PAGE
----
Hundreds of community members gathered Sunday afternoon in the parking lot of Carne Asada to advocate immigrants’ rights in Minnesota.
With cries of “Si se puede” (yes it can (be done) ) and “The people united will never be defeated,” community members and activists advocated reform in immigration policies in the state and at the federal level.
The Alliance for Fair Federal Immigration Reform of Minnesota and its member groups sponsored Sunday’s March for Immigrant Rights. La Raza Student Cultural Center and the Chicano studies department sponsored the event.
Mariano Espinoza of the Minnesota Immigrant Freedom Network said the march was part of a week of activities to support immigrants’ rights and immigration reform around the country.
Espinoza said Somali, Ethiopian, Hmong and many Hispanic community members had gathered to support workers rights and civil liberties, family reunification and access to higher education for undocumented students.
The march had a good turnout, La Raza board member Sylvia Gonzalez-Castro said.
“I’m happy to see the diversity in the crowd,” she said.
Mary Gonzalez, a student at Folwell Middle School in Minneapolis, said she attended the march so her community could have the same opportunities as other students to get jobs and access to higher education.
A bill called the Development Relief and Education for Alien Minors Act has been introduced in the state Senate which would allow undocumented students living in Minnesota to attend state colleges and qualify for in-state tuition.
Sandra Levine of the Jewish Community Action said her organization was wearing yellow armbands with the word Immigrant printed as a symbol of resistance to intolerance.
The yellow armbands were similar to ones the Nazis forced the Jewish community to wear during the Holocaust.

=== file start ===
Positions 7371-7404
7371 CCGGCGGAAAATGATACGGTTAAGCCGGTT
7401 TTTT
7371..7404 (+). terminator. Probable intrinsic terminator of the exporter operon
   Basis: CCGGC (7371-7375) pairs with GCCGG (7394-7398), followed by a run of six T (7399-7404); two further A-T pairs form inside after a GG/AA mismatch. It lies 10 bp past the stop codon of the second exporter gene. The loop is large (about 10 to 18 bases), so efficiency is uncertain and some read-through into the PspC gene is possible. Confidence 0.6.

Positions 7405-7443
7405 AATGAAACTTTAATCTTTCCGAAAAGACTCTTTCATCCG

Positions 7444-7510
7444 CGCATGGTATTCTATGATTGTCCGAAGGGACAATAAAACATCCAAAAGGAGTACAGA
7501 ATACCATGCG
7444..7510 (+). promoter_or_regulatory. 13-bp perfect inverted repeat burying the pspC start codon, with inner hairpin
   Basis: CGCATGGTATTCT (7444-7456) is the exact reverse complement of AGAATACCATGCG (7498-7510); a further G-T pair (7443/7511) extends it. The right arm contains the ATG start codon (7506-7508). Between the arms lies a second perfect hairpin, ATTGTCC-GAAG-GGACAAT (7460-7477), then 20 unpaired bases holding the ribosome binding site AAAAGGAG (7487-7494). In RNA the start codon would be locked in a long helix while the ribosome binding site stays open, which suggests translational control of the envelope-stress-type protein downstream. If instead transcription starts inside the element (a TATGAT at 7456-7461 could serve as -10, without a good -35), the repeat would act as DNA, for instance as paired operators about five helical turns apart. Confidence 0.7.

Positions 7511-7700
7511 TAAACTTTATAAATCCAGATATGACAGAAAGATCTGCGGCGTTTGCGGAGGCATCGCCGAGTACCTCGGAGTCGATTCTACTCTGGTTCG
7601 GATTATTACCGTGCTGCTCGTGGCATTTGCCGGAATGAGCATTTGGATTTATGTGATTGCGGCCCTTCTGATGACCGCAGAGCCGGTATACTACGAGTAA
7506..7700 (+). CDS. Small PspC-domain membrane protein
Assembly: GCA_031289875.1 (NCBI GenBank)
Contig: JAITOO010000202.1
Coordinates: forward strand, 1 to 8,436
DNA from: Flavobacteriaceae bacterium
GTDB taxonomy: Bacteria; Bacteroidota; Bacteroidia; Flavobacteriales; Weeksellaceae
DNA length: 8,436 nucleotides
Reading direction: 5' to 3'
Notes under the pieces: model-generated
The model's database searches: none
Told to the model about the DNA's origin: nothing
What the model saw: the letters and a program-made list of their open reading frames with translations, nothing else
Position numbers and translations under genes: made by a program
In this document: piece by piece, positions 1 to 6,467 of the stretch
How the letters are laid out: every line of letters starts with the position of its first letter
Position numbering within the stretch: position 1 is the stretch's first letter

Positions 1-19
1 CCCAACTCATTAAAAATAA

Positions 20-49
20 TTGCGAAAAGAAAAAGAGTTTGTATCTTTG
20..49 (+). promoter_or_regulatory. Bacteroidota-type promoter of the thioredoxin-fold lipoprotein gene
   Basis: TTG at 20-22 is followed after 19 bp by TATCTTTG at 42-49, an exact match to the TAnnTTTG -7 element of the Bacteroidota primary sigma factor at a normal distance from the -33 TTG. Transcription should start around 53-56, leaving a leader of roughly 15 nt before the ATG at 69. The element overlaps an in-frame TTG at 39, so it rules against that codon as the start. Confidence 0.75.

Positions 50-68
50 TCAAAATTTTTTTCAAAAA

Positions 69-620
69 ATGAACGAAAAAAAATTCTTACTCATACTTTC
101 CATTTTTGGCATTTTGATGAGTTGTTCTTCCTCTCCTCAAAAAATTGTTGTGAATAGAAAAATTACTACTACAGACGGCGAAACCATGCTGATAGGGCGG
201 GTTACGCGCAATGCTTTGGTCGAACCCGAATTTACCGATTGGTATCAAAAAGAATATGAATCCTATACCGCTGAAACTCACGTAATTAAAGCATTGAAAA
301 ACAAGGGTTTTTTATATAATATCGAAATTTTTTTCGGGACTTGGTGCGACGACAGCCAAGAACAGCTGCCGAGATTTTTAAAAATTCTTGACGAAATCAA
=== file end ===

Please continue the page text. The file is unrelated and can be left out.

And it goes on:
“Basically all of us were immigrants at one time,” she said.
The crowd carried makeshift drums, colorful puppets and an array of signs as they marched from Lake Street and Chicago Avenue to the Holy Rosary Church.
The messages on the signs included “Viva la revolucion!” and “Gov. Pawlenty Suck.”
The march began with a rally on Chicago Avenue. Traditional Aztec dancers opened the march, along with an American Indian blessing and words from a Mendota Heights rabbi.
Chalchihuitlu Cuauhtemoc, one of the dancers, said he would like to see all immigrant communities unite and demonstrate that they are an important part of society.
“This gathering is significant because we’re coming together with our hopes and prayers to end this hatred against immigrants,” he said.
Theater and women studies junior Xanthia Walker said she and her friends attended the march after spending a month on the Arizona-Mexico border advocating migrant-workers’ rights.
“I love that (the activism) is happening now, so far north,” she said. “People are really opening their eyes.”
Walker said she feels immigration is an issue that is everywhere in society, but that not everyone chooses to see.
The march ended at Holy Rosary church with an educational forum.
Amina Arte, who took part in the 2003 immigrant workers’ freedom ride that went to Washington, D.C., spoke to the crowd, as well as Amparo Perez, a student, and Espinoza.
Louis Mendoza, chairman of the Chicano studies department and event volunteer, said he thought it was important to raise the quality of the discussion about immigrants’ rights.
“It’s an opportunity to dispel ignorance and fear about anti-immigrant discourse,” he said.